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Twice a week water changes???   Glad I found this forum.  I'm getting back into fish after being away for 10 years and am thinking about  getting a 100 gallon goldfish  setup.  In the past, we had salt  and fresh water tanks.  The aquarium store owner told me that with today's  filtration systems, weekly  water  changes  were a thing of the past.  He said monthly  changes with weekly water testing  would be fine.    I really need to know  what's needed for a tank  this size.   We're looking at  5-6  small fancy  goldfish for a 100 gallon tank. Thanks for your input.

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Perhaps you should have asked her to connect you to someone who would know.  People who are experts on water quality don't usually answer phones.

I did ask her if there was someone I could get into contact with and she told me that I would need to call the "Scott Candler" laboratory out here to get a test and then go from there.

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Twice a week water changes???   Glad I found this forum.  I'm getting back into fish after being away for 10 years and am thinking about  getting a 100 gallon goldfish  setup.  In the past, we had salt  and fresh water tanks.  The aquarium store owner told me that with today's  filtration systems, weekly  water  changes  were a thing of the past.  He said monthly  changes with weekly water testing  would be fine.    I really need to know  what's needed for a tank  this size.   We're looking at  5-6  small fancy  goldfish for a 100 gallon tank. Thanks for your input.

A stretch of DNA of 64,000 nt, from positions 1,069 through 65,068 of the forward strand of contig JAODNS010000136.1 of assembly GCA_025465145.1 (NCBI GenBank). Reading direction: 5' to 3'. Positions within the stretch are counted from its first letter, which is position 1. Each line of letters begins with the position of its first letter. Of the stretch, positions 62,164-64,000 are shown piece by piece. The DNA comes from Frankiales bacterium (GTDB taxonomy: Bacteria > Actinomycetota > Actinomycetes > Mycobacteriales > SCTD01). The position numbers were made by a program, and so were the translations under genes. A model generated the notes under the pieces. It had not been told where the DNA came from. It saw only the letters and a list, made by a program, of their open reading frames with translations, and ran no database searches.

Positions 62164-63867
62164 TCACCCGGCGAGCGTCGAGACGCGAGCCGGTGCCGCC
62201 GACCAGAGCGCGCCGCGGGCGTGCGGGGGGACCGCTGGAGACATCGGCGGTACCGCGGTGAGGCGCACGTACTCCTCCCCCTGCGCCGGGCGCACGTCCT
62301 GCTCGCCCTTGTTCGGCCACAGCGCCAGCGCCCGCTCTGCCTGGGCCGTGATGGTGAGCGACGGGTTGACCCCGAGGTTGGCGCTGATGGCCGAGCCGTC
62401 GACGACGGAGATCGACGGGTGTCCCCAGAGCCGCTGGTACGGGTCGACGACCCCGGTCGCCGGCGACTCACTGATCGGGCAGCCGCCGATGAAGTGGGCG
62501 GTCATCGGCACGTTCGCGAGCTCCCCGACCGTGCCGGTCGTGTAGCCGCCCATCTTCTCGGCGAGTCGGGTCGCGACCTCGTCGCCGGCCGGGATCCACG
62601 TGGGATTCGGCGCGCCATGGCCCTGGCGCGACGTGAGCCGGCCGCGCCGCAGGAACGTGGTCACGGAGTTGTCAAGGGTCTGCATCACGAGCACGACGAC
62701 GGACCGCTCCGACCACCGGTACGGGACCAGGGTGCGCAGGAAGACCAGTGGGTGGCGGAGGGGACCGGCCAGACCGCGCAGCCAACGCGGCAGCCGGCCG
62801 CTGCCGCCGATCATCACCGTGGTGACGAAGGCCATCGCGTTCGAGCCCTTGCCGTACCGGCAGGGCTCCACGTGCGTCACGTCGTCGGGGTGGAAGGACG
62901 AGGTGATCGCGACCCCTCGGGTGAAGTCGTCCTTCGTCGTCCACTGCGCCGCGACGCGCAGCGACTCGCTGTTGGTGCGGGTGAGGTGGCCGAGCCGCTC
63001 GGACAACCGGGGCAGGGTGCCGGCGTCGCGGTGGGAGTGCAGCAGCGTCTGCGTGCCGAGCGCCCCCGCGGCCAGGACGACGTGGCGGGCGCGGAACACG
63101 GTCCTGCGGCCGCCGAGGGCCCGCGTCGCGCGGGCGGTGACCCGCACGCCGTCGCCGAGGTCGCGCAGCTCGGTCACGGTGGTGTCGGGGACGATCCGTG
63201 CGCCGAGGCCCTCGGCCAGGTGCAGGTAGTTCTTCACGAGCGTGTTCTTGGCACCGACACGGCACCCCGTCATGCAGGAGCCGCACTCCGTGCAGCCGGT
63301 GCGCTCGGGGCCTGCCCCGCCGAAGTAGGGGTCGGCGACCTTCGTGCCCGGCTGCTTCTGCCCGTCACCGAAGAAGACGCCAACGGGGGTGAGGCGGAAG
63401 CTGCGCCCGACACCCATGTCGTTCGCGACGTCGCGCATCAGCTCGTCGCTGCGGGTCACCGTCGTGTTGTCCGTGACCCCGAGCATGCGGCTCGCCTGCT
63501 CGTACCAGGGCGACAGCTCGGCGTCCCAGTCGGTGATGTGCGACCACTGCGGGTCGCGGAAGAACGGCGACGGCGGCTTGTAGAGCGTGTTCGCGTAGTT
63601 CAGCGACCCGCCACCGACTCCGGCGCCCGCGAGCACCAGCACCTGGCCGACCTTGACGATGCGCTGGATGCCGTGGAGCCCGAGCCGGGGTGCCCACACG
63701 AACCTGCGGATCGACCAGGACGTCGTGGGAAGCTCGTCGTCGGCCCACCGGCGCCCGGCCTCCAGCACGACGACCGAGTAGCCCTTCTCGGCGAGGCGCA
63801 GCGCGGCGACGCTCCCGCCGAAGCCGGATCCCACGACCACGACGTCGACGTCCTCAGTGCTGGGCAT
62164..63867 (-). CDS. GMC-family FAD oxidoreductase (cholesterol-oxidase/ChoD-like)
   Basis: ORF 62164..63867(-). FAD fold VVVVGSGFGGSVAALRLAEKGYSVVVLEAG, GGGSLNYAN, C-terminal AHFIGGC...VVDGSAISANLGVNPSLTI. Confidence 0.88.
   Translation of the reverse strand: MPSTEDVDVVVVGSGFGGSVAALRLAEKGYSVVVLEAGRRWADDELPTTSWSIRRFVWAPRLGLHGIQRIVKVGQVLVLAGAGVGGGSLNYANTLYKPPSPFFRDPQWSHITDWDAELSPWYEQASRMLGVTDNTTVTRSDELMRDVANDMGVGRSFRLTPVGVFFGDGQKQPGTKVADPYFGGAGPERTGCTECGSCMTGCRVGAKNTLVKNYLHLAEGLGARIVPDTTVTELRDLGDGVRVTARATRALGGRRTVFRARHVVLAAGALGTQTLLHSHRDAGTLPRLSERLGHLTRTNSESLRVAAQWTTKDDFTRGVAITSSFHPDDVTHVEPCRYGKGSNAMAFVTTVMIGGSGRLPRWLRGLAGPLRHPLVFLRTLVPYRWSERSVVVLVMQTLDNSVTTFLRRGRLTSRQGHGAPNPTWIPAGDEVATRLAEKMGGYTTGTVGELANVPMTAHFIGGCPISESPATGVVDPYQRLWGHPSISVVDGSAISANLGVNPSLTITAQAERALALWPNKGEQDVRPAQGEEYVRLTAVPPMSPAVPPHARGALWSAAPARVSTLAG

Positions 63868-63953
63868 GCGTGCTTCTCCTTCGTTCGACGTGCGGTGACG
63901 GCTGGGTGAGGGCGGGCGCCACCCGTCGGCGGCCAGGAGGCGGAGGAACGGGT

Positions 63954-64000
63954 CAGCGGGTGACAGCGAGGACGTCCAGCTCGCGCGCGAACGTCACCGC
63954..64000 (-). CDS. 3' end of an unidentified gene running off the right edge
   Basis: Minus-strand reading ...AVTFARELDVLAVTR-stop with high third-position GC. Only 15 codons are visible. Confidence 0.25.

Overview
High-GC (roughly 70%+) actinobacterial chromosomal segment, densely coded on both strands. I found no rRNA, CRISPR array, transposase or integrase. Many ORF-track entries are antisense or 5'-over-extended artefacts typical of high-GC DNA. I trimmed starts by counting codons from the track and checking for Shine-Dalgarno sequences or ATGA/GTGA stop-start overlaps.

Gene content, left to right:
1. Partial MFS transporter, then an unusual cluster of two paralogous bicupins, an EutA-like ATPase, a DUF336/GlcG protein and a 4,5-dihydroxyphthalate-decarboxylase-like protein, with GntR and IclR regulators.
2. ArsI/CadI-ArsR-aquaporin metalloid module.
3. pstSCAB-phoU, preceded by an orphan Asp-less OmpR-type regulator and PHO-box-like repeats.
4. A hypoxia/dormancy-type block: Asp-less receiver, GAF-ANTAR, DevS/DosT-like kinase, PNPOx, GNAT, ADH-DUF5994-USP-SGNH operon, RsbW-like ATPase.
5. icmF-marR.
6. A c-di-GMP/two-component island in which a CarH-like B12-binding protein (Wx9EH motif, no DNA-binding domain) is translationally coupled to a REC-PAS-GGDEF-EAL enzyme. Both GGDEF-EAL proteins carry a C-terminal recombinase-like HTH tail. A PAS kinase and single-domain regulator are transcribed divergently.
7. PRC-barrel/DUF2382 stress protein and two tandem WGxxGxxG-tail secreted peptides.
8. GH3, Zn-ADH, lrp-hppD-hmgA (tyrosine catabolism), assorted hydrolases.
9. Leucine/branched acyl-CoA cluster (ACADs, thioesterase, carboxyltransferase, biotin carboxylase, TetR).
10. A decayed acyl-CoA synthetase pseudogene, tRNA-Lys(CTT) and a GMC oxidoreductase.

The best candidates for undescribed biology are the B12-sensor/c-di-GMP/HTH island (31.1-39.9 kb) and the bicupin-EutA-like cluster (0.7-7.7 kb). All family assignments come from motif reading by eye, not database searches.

Hello. You would not be overstocked, so one 50% change per week is recommended. However, if you notice water quality issues, you'll need to up those accordingly.

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Twice a week water changes???   Glad I found this forum.  I'm getting back into fish after being away for 10 years and am thinking about  getting a 100 gallon goldfish  setup.  In the past, we had salt  and fresh water tanks.  The aquarium store owner told me that with today's  filtration systems, weekly  water  changes  were a thing of the past.  He said monthly  changes with weekly water testing  would be fine.    I really need to know  what's needed for a tank  this size.   We're looking at  5-6  small fancy  goldfish for a 100 gallon tank. Thanks for your input.

 

Please read our guidelines for healthy goldfish.   Small fancy goldfish quickly become large fancy goldfish.  :)